The Back of a Man and a Child on a Field

Hearing Loss is a Chronic Condition.

A management project 

I used to have really, really good hearing. Then one day – poof −I went deaf in my left ear in a matter of four hours. Tinnitus set in almost immediately. Although I regained a bit of hearing over time, life had changed – forever.

The ENT specialist informed me tersely that my “whole inner ear had gotten whacked.” There was good reason to believe that the hearing nerve was also damaged. “Fixing” anything was really not an option. From now on, I would be dealing pretty much with a chronic condition. Just like patients with heart disease and diabetes, I too would have to manage my life with hearing loss in it – forever. After a rocky start, the “management project” continues to this day.  

Learning and getting Involved in one’s care

I learned pretty fast that hearing loss—like any other chronic condition—impacted every aspect of life. It affected me socially and emotionally, professionally and financially. As a panicked and stressed-out novice to the World of Hearing loss, my first step was to get as much information as possible. Looking back, that was my best move. 

Amazingly, the more I learned about hearing loss and technology and resources, the more the emotions settled down, which was extremely helpful. Discussions with doctors and other specialists became a lot more fruitful. I joined a support group and gained skills for daily living and found support among my hearing loss peers.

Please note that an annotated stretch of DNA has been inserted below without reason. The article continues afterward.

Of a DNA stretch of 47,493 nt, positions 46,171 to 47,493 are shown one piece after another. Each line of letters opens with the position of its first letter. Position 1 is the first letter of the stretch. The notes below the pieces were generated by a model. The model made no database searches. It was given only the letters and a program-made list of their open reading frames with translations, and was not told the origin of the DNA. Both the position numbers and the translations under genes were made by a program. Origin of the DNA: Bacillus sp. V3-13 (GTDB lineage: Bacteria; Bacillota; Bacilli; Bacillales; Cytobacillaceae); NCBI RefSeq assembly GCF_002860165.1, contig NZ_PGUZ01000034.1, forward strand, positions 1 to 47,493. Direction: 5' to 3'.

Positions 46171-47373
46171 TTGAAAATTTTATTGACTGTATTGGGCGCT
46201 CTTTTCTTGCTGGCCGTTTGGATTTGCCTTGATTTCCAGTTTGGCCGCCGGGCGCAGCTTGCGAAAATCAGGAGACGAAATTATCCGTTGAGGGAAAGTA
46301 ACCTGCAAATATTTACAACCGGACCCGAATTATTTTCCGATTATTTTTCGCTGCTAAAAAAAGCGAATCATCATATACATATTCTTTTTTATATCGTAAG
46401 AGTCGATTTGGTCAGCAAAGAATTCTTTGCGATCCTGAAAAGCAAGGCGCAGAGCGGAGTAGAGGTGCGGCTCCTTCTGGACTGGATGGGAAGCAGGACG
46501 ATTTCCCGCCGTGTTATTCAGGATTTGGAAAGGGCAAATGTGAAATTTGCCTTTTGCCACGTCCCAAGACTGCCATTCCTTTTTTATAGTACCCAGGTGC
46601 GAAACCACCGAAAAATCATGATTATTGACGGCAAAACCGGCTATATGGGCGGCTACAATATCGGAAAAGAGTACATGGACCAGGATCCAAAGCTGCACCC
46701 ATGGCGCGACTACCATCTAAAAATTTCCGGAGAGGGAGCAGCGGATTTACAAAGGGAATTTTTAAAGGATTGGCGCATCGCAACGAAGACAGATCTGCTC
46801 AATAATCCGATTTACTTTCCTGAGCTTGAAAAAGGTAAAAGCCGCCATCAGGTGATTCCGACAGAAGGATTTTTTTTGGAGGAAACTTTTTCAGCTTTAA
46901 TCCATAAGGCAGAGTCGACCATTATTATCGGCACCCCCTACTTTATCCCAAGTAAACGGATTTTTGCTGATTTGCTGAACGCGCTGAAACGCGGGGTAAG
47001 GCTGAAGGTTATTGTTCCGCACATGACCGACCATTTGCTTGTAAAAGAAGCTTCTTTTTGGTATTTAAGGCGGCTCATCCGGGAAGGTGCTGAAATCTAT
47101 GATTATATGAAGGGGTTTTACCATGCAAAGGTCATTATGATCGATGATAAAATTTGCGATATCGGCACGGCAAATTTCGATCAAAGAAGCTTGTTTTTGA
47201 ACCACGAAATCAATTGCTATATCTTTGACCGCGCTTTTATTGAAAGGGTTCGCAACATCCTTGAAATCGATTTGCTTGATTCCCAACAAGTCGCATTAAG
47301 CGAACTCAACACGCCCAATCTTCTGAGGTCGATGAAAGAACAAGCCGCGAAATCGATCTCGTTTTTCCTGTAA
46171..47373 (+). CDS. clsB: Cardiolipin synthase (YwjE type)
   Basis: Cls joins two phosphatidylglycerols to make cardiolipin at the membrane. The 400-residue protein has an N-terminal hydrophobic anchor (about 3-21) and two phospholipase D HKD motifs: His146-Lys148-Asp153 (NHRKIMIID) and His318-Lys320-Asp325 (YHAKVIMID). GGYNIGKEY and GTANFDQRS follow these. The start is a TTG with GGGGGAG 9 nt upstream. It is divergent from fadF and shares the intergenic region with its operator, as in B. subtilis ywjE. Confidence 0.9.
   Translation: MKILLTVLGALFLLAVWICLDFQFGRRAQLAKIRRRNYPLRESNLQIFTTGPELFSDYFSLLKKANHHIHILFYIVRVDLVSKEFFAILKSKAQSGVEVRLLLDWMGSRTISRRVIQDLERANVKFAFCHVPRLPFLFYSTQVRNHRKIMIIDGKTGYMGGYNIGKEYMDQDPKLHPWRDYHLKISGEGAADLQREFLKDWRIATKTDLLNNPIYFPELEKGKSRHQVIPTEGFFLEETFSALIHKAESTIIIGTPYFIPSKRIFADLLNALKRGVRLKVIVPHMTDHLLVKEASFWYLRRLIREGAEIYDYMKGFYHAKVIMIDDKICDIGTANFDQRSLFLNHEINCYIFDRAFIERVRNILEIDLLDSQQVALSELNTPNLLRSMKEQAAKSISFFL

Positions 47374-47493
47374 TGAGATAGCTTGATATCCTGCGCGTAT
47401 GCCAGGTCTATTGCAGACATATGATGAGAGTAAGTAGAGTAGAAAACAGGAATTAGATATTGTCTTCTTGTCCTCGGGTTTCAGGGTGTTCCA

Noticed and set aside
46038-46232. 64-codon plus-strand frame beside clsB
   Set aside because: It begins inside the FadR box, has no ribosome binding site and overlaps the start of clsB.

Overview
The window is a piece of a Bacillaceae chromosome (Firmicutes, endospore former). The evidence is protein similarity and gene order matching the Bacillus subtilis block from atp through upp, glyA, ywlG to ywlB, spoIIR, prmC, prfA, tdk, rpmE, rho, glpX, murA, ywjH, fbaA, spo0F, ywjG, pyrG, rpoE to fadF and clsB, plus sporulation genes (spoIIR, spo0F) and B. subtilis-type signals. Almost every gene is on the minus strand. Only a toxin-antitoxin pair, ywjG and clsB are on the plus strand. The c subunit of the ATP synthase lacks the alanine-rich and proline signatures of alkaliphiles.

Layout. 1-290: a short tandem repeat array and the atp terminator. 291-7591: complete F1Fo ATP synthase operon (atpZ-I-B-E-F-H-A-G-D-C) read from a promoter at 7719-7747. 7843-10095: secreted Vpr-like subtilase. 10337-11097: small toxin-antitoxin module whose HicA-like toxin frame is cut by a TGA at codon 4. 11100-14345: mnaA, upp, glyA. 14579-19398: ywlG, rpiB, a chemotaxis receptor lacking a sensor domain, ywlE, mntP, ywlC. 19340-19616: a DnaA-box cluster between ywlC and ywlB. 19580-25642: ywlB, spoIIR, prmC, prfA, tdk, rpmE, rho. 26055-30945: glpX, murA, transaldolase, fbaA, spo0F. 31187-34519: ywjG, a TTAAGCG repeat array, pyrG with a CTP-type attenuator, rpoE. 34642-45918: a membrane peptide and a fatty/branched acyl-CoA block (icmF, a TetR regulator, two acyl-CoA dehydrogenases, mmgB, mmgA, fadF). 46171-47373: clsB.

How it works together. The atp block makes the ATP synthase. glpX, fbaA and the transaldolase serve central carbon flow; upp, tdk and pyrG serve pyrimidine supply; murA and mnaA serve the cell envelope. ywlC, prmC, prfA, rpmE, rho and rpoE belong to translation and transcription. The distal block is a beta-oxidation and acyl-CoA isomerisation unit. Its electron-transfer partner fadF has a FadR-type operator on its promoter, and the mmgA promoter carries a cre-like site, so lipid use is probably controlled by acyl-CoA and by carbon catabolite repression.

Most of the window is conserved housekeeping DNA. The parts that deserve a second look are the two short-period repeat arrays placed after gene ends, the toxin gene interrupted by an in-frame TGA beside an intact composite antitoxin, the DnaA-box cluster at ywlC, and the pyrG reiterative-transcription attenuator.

I was told that the goal is to retain maximum quality of life and not to let persistent challenges dominate one’s existence. This was a raw truth that however made a lot of sense. 

I can truly state that education set me free. I learned to incorporate hearing loss into daily life. I learned to cope with the many ups and downs without falling prey to fits of desperation and depression. Yet, the learning process is ongoing 

Sailing one’s ship

Although chronic conditions sneak into one’s life, adjusting to them becomes eventually second nature. Certainly, hearing loss and its buddy tinnitus still hurl plenty of curve balls my way but I push the panic button a lot less frequently. 

In the end, a quote by Louisa May Alcott – famously the author of Little Women – comes to mind: “I am not afraid of storms for I am learning how to sail my ship.” Still learning after all these years! The World of Hearing Loss is forever changing and the “chronic condition” never takes a day off!. 


For presentations or Hearing Safety Training, please contact me through this website or email [email protected]

To learn more about hearing loss, see my book “What Did You Say? An unexpected Journey into the World of Hearing Loss” in its second, updated edition. Sharing my story and what I had to learn the hard way.